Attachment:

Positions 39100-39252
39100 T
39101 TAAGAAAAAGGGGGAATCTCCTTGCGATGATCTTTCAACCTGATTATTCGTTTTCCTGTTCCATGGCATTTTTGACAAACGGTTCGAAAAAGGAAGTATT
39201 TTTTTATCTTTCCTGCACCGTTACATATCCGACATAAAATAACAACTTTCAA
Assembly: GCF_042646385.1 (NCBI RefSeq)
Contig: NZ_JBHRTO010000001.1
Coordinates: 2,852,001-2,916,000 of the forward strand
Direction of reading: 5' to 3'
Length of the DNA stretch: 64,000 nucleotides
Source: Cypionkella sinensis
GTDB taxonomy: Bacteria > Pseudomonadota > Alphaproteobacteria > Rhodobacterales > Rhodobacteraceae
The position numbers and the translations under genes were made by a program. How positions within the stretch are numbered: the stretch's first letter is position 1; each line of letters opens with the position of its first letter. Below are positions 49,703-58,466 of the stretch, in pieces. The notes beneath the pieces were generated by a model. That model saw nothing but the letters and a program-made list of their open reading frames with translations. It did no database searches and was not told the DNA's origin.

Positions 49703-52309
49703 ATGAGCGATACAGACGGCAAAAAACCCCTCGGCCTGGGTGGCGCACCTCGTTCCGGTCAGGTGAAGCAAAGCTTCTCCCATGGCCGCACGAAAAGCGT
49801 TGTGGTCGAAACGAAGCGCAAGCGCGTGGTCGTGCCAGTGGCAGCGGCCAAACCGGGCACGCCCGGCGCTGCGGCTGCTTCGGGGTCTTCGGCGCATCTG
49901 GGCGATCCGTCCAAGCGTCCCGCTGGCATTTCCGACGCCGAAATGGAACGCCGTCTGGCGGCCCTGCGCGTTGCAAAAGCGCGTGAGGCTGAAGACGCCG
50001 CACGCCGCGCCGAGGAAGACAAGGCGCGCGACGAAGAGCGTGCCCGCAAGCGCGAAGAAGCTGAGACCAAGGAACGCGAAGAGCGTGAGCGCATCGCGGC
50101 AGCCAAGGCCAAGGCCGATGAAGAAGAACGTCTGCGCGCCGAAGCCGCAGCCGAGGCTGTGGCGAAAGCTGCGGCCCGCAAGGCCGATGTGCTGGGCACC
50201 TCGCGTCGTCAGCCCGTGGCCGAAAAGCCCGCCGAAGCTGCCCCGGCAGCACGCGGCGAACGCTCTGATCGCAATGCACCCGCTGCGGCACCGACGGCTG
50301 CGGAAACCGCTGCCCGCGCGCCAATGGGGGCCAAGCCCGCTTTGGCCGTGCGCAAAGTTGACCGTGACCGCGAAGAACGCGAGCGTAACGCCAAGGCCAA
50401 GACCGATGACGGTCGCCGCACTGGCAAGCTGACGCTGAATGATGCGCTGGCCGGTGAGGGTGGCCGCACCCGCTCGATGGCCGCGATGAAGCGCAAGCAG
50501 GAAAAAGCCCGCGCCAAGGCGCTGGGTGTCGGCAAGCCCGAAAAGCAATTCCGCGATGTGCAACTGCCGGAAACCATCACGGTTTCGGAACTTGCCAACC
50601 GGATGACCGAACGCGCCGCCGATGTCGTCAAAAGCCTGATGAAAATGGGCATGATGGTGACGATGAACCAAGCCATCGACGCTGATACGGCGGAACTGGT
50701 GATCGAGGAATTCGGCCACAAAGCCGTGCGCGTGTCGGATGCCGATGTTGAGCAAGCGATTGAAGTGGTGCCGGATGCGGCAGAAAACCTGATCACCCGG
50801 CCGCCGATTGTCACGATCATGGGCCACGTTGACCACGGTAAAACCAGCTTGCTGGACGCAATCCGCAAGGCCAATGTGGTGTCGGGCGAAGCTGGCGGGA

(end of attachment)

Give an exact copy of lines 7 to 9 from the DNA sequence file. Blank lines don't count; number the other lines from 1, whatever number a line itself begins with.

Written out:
Coordinates: 2,852,001-2,916,000 of the forward strand
Direction of reading: 5' to 3'
Length of the DNA stretch: 64,000 nucleotides